BALTIMORE — Joanne Martin starts at the beginning.
“I had a young man from somewhere in Africa and he said that all his life, they had talked about those who were lost, about the people who had been stolen,” said Martin.
From the outside, the National Great Blacks in Wax museum looks unassuming, just a building in Baltimore. But your first steps inside take you to the depths of the slave ships that took these stolen ones from the African coast to the shores of some British colonies in the west.
“People talk about the speech, the speech that parents have to give their children about how you don’t do anything if the police stops you, but I think about the speech that parents would have had to make to their children in Africa when they needed them to understand, run and hide if you see some who look strange to you, who might steal you,” said Martin.
Joanne Martin and her husband Elmer Martin started the museum in 1983. The idea came after a moment with a young boy on the little league team they sponsored.
“We had ID pictures taken so they could play in the league. And one of the kids came up to my husband Elmer, very upset, demanding that he make the photographer take the picture over. And the kid said, ‘They got me too Black in this picture,’” said Martin.
To say that stuck with the couple is an understatement. The two bought four Black wax figures on layaway and the Great Blacks in Wax Museum was born. Joanne and Elmer Martin’s dream was to make little boys and girls proud to be Black by showing them the greatness of Black Americans in history.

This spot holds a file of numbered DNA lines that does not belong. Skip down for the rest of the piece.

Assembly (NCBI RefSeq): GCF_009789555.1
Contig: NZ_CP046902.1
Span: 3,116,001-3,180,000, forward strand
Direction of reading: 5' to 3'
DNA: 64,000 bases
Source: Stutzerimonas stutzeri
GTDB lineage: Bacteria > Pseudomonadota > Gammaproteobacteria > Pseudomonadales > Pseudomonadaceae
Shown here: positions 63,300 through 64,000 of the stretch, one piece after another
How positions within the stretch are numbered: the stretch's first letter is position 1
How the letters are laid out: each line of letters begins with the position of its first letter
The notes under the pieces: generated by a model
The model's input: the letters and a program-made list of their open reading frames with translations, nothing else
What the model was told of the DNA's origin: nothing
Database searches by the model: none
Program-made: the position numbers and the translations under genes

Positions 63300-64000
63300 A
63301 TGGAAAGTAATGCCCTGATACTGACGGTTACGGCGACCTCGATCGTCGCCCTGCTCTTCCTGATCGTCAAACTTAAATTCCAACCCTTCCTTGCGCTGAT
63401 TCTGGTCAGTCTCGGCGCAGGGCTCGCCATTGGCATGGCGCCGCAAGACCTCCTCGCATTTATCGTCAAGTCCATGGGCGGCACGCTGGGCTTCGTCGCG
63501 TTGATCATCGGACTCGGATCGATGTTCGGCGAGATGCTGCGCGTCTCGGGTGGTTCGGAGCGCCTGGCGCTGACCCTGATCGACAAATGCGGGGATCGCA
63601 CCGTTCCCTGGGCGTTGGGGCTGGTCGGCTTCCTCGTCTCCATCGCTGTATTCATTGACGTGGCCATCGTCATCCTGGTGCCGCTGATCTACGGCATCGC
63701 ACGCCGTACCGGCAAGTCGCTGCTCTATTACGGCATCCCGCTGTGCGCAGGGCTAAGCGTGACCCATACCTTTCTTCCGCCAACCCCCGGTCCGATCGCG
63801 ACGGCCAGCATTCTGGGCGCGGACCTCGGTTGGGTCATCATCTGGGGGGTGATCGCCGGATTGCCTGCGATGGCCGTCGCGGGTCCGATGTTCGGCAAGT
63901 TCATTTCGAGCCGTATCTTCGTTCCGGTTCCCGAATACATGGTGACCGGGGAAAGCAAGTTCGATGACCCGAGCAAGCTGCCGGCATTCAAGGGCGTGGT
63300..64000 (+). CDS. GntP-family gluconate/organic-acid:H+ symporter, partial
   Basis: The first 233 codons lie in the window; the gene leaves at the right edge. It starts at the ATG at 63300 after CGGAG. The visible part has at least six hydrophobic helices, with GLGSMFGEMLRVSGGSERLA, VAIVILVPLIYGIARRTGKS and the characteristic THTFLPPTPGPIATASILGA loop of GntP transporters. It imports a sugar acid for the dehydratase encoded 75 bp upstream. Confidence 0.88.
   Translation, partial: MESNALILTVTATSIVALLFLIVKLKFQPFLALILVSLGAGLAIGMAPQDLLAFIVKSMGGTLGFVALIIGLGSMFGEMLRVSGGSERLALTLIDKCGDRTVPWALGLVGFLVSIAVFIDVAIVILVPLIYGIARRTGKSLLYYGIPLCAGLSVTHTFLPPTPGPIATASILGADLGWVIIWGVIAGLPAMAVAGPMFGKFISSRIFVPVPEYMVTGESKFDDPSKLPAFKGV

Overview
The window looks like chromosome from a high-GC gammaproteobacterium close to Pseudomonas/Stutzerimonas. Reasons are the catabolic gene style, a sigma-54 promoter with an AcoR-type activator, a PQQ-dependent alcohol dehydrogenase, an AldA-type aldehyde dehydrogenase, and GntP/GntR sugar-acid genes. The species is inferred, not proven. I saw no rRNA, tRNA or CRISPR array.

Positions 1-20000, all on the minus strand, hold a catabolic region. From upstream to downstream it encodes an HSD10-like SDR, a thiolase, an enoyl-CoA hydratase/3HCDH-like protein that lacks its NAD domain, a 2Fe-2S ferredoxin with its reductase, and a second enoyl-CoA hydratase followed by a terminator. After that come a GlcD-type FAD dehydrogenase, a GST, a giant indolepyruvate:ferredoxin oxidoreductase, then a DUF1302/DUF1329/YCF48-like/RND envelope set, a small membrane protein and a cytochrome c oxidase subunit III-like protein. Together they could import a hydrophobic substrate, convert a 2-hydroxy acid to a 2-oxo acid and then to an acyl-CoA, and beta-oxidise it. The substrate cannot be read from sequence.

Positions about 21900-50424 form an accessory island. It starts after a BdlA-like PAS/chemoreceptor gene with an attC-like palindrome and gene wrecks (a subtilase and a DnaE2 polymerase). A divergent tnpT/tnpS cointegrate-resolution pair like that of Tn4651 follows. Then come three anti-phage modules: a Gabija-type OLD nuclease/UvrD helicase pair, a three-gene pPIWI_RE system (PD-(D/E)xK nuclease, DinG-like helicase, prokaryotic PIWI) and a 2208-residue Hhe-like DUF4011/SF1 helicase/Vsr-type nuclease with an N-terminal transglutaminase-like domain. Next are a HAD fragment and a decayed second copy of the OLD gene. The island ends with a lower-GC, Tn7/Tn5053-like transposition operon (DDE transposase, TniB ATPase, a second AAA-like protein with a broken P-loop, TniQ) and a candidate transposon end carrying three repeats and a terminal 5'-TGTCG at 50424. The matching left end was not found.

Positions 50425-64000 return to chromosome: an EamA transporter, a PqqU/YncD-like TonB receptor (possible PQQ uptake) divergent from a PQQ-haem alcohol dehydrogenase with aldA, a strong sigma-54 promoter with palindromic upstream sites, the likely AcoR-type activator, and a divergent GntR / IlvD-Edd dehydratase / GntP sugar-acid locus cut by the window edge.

"For me, these wax figures put a face on history, a history that has been largely faceless,” said Joanne Martin.
She hopes these figures inspire young people like Faith Wilson to love themselves.
“I want to learn about Martin (Luther King Jr.) and Rosa Parks. They’re my favorites,” said Faith.
Faith will learn about Martin and Rosa, about Fredrick Douglass and Harriet Tubman, and about those who were taken and brought here in chains. Joanne Martin hopes those like Faith leave the museum embracing and loving their Blackness.
“As you leave this monument to human tragedy and triumph, remember us, but not in anger or sorrow. We did not ward off their insults and claims of our inferiority for you to hate yourself. We withstood their slaughterhouse slave ships, their seasoning and breaking for you to walk in unity and live with dignity,” said Martin.